36°26′7″N 48°47′48″E / 36.43528°N 48.79667°E / 36.43528; 48.79667 (Soltaniyeh)
Cultural:
(ii)(iii)(iv)
7002790000000000000790 (2,000); buffer zone 350 (860) 2005 [70]
Tabriz Historic Bazaar Complex Covered arcade lined by shops. Tabriz,  Iran
38°4′53″N 46°17′35″E / 38.08139°N 46.29306°E / 38.08139; 46.29306 (Tabriz Historic Bazaar Complex)
Cultural:
(ii)(iii)(iv)
700129000000000000029 (72); buffer zone 75 (190) 2010 [71]
Takht-e Soleyman Ruins of buildings near a lake. West Azerbaijan,  Iran
36°36′14″N 47°14′6″E / 36.60389°N 47.235°E / 36.60389; 47.235 (Takht-e Soleyman)
Cultural:
(i)(ii)(iii)(iv)(vi)
700110000000000000010 (25); buffer zone 7,438 (18,380) 2003 [72]
Tchogha Zanbil Ruins of a pyramid like structure. Khuzestan,  Iran
32°5′0″N 48°32′0″E / 32.083333°N 48.533333°E / 32.083333; 48.533333 (Tchogha Zanbil)
Cultural:
(iii)(iv)
&10000000000000000000000 1979 [73]
The Old City of Jerusalem and its Walls City view with houses, churches and a building with a large golden dome. Jerusalem[nb 1]
31°47′0″N 35°13′0″E / 31.783333°N 35.216667°E / 31.783333; 35.216667 (Old City of Jerusalem and its Walls)
Cultural:
(ii)(iii)(vi)
1981 As a holy city for Judaism, Christianity and Islam, Jerusalem has always been of great symbolic importance. It is recognized by all three religions as the site of Abraham's sacrifice. The site has been listed as endangered since 1982. [74]
[75]
[76]
The Persian Garden Water basin in a garden, flowers trees and a building with open portico. Pars,  Iran
30°10′0″N 53°10′0″E / 30.166667°N 53.166667°E / 30.166667; 53.166667 (The Persian Garden)
Cultural:
(i)(ii)(iii)(iv)(vi)
7002716000000000000716 (1,770); buffer zone 9,740 (24,100) 2011 [77]
Tyre Ruins of columns near the sea. South Lebanon Governorate,  Lebanon
33°16′19″N 35°11′40″E / 33.27194°N 35.19444°E / 33.27194; 35.19444 (Tyre)
Cultural:
(iii)(vi)
7002154000000000000154 (380) 1984 Tyre ruled the seas and founded rich colonies such as Cadiz and Carthage. There are important archaeological remains, mainly from Roman times. [78]
Um er-Rasas (Kastrom Mefa'a) Ruins of a building of white stone. Madaba Governorate,  Jordan
31°30′6″N 35°55′14″E / 31.50167°N 35.92056°E / 31.50167; 35.92056 (Um er-Rasas (Kastrom Mefa'a))
Cultural:
(i)(iv)(vi)
700124000000000000024 (59); buffer zone 90 (220) 2005 Most of this archaeological site, which started as a Roman military camp and grew to become a town from the 5th century, has not been excavated. It has remains from the Roman, Byzantine and Early Muslim periods (end of 3rd to 9th centuries AD) and a fortified Roman military camp. [79]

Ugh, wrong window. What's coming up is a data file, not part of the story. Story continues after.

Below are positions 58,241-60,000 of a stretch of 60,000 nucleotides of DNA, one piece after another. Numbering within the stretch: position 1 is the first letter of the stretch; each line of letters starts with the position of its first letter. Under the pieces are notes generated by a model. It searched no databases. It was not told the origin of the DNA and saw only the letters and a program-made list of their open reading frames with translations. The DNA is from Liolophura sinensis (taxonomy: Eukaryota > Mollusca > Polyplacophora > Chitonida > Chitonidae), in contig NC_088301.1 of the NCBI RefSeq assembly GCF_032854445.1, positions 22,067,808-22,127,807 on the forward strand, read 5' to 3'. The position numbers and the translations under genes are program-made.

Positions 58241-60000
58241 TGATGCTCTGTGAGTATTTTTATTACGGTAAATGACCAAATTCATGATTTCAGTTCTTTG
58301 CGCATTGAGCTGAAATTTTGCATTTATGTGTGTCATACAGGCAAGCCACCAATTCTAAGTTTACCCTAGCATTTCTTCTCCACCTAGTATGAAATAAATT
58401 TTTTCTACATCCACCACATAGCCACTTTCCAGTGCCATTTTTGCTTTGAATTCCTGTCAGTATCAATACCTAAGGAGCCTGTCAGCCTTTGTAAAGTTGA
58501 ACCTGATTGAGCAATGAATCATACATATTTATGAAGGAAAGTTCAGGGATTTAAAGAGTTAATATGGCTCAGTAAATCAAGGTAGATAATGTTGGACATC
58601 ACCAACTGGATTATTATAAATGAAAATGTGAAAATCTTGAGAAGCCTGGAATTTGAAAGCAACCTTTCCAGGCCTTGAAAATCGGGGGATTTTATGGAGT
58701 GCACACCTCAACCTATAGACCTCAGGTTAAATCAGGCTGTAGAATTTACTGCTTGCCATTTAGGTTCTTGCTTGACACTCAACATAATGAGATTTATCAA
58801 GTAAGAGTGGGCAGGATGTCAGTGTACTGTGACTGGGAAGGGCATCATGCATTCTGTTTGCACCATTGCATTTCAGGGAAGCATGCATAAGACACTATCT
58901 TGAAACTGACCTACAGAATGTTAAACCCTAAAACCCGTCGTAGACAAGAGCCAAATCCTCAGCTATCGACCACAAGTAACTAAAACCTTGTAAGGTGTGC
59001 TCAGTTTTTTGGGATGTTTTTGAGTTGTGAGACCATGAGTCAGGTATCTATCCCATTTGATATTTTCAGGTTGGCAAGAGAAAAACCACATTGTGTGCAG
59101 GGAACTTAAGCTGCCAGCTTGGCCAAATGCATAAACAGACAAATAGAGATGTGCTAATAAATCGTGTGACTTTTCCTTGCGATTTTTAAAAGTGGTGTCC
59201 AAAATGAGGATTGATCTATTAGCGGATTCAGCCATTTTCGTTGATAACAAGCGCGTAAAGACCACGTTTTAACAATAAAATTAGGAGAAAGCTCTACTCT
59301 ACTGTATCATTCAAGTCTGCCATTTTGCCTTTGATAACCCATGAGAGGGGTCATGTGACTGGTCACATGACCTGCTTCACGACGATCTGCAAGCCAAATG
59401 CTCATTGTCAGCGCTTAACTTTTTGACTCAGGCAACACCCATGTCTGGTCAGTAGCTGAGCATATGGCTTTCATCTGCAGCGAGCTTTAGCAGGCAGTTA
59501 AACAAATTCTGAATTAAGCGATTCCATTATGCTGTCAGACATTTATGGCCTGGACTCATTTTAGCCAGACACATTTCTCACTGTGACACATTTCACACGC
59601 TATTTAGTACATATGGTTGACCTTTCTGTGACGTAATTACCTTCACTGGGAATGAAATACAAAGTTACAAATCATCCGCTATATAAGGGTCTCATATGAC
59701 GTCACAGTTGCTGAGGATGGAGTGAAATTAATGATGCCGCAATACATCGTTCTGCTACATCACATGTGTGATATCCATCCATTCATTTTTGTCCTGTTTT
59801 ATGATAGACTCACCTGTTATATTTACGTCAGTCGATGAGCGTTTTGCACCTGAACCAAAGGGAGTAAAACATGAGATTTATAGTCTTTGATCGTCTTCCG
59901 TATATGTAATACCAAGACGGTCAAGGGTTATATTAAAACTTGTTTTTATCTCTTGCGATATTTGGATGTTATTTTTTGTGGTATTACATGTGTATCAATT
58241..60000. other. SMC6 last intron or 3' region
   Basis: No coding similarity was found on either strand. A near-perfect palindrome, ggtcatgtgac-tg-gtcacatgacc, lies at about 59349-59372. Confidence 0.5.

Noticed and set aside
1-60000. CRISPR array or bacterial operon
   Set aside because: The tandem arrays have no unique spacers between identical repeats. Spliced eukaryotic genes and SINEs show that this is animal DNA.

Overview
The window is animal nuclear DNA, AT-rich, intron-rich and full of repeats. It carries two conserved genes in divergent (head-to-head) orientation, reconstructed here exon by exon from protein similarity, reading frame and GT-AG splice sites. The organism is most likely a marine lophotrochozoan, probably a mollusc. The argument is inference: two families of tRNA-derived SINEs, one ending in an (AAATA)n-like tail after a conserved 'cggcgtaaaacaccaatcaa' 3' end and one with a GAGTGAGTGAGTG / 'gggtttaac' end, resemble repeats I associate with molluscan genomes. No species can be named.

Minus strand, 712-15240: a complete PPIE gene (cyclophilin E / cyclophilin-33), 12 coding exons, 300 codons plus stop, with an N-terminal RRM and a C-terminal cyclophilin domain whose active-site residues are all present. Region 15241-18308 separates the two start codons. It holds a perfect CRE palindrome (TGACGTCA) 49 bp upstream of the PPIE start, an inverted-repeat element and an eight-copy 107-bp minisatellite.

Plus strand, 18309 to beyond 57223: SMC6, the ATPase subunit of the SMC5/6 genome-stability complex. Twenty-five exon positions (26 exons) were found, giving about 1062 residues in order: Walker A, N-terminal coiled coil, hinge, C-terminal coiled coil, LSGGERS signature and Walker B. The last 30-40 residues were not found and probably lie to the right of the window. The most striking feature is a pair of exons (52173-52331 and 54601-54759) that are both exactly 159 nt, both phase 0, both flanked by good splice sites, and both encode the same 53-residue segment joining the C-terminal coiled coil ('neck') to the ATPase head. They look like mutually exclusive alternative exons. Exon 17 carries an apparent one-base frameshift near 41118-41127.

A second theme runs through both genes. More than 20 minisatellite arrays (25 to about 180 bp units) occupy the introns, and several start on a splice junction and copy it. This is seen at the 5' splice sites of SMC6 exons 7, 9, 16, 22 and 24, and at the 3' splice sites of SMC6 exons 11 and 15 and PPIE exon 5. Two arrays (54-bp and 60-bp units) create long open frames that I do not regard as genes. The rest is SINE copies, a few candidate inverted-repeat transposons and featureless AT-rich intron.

Upper Svaneti Stone towers in a mountain landscape Chajashi, Mestia District, Samegrelo-Zemo Svaneti,  Georgia
42°54′59″N 43°0′41″E / 42.91639°N 43.01139°E / 42.91639; 43.01139 (Upper Svaneti)
Cultural:
(iv)(v)
70001060000000000001.06 (2.6); buffer zone 19 (47) 1996 [80]
Wadi Rum Protected Area A dry mountain landscape with smoothened rocks. Aqaba Governorate,  Jordan
29°38′N 35°26′E / 29.633°N 35.433°E / 29.633; 35.433 (Wadi Rum Protected Area)
Mixed:
(iii)(v)(vii)
700474180000000000074,180 (183,300); buffer zone 59,177 (146,230) 2011 The 74,000-hectare property is in southern Jordan, near the border with Saudi Arabia. It has a varied desert landscape, as well as 25,000 rock carvings with 20,000 inscriptions. [81]
Walled City of Baku with the Shirvanshah's Palace and Maiden Tower Ruins of underground buildings and a building with cuppola above ground. Absheron Peninsula,  Azerbaijan
40°22′0″N 49°50′0″E / 40.366667°N 49.833333°E / 40.366667; 49.833333 (Walled City of Baku with the Shirvanshah's Palace and Maiden Tower)
Cultural:
(iv)
700122000000000000022 (54) 2000 [82]
White City of Tel-Aviv -- the Modern Movement White modern building. Tel Aviv,  Israel
32°4′0″N 34°47′0″E / 32.066667°N 34.783333°E / 32.066667; 34.783333 (White City of Tel-Aviv -- the Modern Movement)
Cultural:
(ii)(iv)
7002140000000000000140 (350); buffer zone 197 (490) 2003 [83]
Xanthos-Letoon Ruins of buildings and of an amphitheatre. , Muğla and Antalya Provinces,  Turkey
36°20′6″N 29°19′13″E / 36.335°N 29.32028°E / 36.335; 29.32028 (Xanthos-Letoon)
Cultural:
(ii)(iii)
7002126000000000000126 (310); buffer zone 63 (160) 1988 [84]
Notes
  1. 1.0 1.1 Site nominated by Jordan. UNESCO says that, "In line with relevant UN resolutions, East Jerusalem remains part of the occupied Palestinian territory."
  2. Extended in 2000 to include the Sanahin Monastery and name change from Monastery of Haghpat to the present name.